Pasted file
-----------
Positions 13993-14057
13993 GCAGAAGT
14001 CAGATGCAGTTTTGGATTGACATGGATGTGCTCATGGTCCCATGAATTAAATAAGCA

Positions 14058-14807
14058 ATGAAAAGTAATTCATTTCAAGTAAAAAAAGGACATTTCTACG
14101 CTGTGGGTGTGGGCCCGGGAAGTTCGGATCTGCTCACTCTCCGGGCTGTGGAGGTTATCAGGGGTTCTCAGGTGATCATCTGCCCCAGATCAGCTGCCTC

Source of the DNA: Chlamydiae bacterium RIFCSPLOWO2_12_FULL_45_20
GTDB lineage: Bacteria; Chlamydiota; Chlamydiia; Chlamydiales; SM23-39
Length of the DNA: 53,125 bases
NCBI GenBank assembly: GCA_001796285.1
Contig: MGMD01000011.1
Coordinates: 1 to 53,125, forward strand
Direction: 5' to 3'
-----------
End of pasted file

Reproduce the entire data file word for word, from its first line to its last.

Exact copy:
Positions 13993-14057
13993 GCAGAAGT
14001 CAGATGCAGTTTTGGATTGACATGGATGTGCTCATGGTCCCATGAATTAAATAAGCA

Positions 14058-14807
14058 ATGAAAAGTAATTCATTTCAAGTAAAAAAAGGACATTTCTACG
14101 CTGTGGGTGTGGGCCCGGGAAGTTCGGATCTGCTCACTCTCCGGGCTGTGGAGGTTATCAGGGGTTCTCAGGTGATCATCTGCCCCAGATCAGCTGCCTC

Source of the DNA: Chlamydiae bacterium RIFCSPLOWO2_12_FULL_45_20
GTDB lineage: Bacteria; Chlamydiota; Chlamydiia; Chlamydiales; SM23-39
Length of the DNA: 53,125 bases
NCBI GenBank assembly: GCA_001796285.1
Contig: MGMD01000011.1
Coordinates: 1 to 53,125, forward strand
Direction: 5' to 3'